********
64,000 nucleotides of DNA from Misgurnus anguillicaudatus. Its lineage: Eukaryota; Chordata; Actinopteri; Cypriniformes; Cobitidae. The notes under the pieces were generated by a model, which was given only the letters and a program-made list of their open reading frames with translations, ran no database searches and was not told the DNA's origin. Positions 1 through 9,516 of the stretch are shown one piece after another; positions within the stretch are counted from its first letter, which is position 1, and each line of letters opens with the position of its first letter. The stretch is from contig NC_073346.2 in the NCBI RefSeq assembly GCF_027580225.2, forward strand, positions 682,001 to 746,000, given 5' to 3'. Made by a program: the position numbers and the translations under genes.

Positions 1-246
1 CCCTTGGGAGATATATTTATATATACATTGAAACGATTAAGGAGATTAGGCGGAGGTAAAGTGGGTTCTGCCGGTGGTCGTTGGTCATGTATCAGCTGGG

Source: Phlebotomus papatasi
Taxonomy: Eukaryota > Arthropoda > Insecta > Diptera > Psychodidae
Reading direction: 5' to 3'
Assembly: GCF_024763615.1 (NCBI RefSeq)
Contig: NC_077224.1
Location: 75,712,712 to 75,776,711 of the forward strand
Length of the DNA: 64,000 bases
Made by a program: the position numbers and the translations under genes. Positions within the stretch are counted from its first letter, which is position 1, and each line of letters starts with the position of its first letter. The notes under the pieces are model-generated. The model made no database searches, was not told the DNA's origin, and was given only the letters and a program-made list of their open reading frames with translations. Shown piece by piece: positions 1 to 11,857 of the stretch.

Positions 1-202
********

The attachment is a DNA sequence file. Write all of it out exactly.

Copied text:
64,000 nucleotides of DNA from Misgurnus anguillicaudatus. Its lineage: Eukaryota; Chordata; Actinopteri; Cypriniformes; Cobitidae. The notes under the pieces were generated by a model, which was given only the letters and a program-made list of their open reading frames with translations, ran no database searches and was not told the DNA's origin. Positions 1 through 9,516 of the stretch are shown one piece after another; positions within the stretch are counted from its first letter, which is position 1, and each line of letters opens with the position of its first letter. The stretch is from contig NC_073346.2 in the NCBI RefSeq assembly GCF_027580225.2, forward strand, positions 682,001 to 746,000, given 5' to 3'. Made by a program: the position numbers and the translations under genes.

Positions 1-246
1 CCCTTGGGAGATATATTTATATATACATTGAAACGATTAAGGAGATTAGGCGGAGGTAAAGTGGGTTCTGCCGGTGGTCGTTGGTCATGTATCAGCTGGG

Source: Phlebotomus papatasi
Taxonomy: Eukaryota > Arthropoda > Insecta > Diptera > Psychodidae
Reading direction: 5' to 3'
Assembly: GCF_024763615.1 (NCBI RefSeq)
Contig: NC_077224.1
Location: 75,712,712 to 75,776,711 of the forward strand
Length of the DNA: 64,000 bases
Made by a program: the position numbers and the translations under genes. Positions within the stretch are counted from its first letter, which is position 1, and each line of letters starts with the position of its first letter. The notes under the pieces are model-generated. The model made no database searches, was not told the DNA's origin, and was given only the letters and a program-made list of their open reading frames with translations. Shown piece by piece: positions 1 to 11,857 of the stretch.

Positions 1-202